Saturday, February 1, 2014

Don't Compare Your Sexuality To My Race



You gotta hand it to some of these self-righteous people: they will try their hardest to justify their own bigotry, even if it means trying to have the monopoly on oppression. Black people, why don't you stop with the bullshit of how you are so tired of gay people trying to compare themselves to your "struggle". For one, you ignore the fact that the very same arguments used against our grandparents and great-grandparents are used against many of us today in the gay community. And for another, it completely ignores the individuals of the LGBT community who are LGBT and black and who were subjected to and still are being subjected to persecution and violence in our own communities. 

I. I didn't choose to be black, but you chose to be gay

Well, guess what? I'm black and gay... and last time I checked, I didn't make the choice to be either. And given the way I saw gay people being treated and how I was made fun of and looked down on for my dark complexion, there were many a day I dreamed I was light skinned and straight, because it appeared to me at that time that this was what you needed to be accepted into my society. If after all this time you think that who you are sexually attracted to is a choice, then you're as stupid as you are repressed. You know the kind of people who say being gay is a choice? The kind of people who have had same sex attractions. 

II. You can hide your sexuality, but I can't hide my skin color.

I'm beginning to notice that a lot of these retorts by my fellow black people hinge on the gay person not being black, as you find that many of these do no take into account those of us who are happen to have one foot in both pools. But that doesn't matter. Take a look at the picture next to this paragraph; that is champion figure skater Johnny Weir. If you have heard this man talk or have seen him in action, you can deduce within a matter of minutes that he is as gay as the day is long (of course male figure skaters are given the side eye from the minute they take the ice... ask Scott Hamilton). I'm not trying to play up gay stereotypes, but the fact of the matter is, there are many of us in the gay community who cannot "hide" our sexuality, and why the hell should we? 

III. Black people were lynched and persecuted during the Civil Rights Era.

And many in the LGBT community were also persecuted. I'm sorry, black people, but we don't have the market cornered on persecution. I don't understand why anyone would use the past to dismiss the present or to willfully gloss over the history of another group. Now, yes, there is still racism and persecution of minorities still going on in America, but to say that one group's persecution doesn't matter because it's a group you happen to be against as well, reeks of hypocrisy. America's history of violence against LGBT people is there in black and white (for lack of a better phrase) and it would behoove many of use to learn from it and accept it.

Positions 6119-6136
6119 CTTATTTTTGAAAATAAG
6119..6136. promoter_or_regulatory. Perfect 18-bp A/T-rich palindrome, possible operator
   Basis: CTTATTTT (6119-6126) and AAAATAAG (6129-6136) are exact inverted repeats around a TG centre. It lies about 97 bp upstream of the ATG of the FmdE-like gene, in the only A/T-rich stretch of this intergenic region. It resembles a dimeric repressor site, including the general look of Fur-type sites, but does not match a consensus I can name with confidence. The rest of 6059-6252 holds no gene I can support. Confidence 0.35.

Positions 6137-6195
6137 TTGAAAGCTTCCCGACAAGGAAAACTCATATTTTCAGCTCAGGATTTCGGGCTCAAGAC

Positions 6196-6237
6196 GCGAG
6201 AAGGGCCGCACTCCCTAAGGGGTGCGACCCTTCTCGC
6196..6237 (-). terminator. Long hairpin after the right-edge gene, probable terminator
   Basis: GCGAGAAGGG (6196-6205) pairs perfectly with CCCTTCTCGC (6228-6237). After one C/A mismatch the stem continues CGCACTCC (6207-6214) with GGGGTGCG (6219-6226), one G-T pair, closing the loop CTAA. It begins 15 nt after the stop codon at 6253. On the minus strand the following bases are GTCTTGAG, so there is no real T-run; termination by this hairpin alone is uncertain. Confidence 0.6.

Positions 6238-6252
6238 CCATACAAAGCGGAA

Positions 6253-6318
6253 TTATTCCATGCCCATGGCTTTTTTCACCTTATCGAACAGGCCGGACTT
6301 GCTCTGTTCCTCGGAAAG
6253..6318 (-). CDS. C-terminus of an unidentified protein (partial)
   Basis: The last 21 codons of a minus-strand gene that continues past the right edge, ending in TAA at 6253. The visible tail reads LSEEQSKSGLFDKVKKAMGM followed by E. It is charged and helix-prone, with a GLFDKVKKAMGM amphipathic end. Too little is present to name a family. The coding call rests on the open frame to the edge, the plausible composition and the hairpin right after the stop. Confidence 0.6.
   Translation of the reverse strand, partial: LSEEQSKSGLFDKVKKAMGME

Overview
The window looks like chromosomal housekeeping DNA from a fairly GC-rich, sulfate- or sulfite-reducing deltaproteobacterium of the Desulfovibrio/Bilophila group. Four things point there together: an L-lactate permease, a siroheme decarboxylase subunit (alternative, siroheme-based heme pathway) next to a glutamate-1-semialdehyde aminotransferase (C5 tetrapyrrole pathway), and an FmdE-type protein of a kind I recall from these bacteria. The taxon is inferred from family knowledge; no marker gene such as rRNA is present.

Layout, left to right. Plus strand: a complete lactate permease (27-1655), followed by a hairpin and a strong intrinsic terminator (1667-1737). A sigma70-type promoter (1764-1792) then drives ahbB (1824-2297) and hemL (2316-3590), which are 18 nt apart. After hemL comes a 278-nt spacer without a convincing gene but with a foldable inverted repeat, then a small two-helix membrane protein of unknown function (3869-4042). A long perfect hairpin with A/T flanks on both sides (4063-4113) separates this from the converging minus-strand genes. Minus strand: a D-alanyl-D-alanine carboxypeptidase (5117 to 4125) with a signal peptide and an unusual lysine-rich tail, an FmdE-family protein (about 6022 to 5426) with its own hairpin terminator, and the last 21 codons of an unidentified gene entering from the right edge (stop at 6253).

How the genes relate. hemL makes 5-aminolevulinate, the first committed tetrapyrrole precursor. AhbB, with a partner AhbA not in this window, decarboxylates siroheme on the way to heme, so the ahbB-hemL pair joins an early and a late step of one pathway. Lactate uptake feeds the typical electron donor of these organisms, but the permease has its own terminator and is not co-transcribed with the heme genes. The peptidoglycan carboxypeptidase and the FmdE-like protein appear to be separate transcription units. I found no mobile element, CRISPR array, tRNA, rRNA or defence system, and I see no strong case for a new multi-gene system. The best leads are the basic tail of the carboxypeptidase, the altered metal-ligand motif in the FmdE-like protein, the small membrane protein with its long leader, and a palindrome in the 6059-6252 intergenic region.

IV. God never says it is wrong to be black, but he says it is wrong to be gay.

Whether your god did or didn't say anything, I care, why? By the way, I'm not just making shit up here... do you know how often I hear religion brought into matters like these? People will use their gods to defend their own biases and then look at you as if you're the crazy one for not buying it. As someone who has answered these kinds of questions, I am often called whitewashed, sellout, Uncle Tom, and anything else that they can use to make me feel like I am wrong for not taking their side as they hurled anti-gay rants at others. One could say that the Bible's passages about slavery imply a god's sanction of the practice. The early slave owners sure as hell thought so, which is why they were quick to claim the Christianity while whipping and beating slaves into submission. Apparently, God says whatever he wants you to say, no matter how heinous it is. 

Black people and gay people, enough is enough. As a gay black man, this is something I can see from both sides. The last thing I was to see is having my race whittled down to a catchy phrase that others use to bolster their own claims with no regard for the other group. And quite frankly I see many gay people doing so, mainly the Caucasian ones. So, yes, I can see how most of these replies from black people are more geared towards white gays, but that doesn't make them any more logical. As I said before, I didn't choose to be black or gay, and to say it is a choice is not based in anything scientific but more religious based. After all, if it's not a choice, you would have to admit that you have a god who intentionally made people that he claims will burn in Hell for all of eternity. So how about this: Don't compare your personal hangups and religion with my sexuality. Because I didn't choose to be gay or black, but you chose to be a bigoted Christian. 

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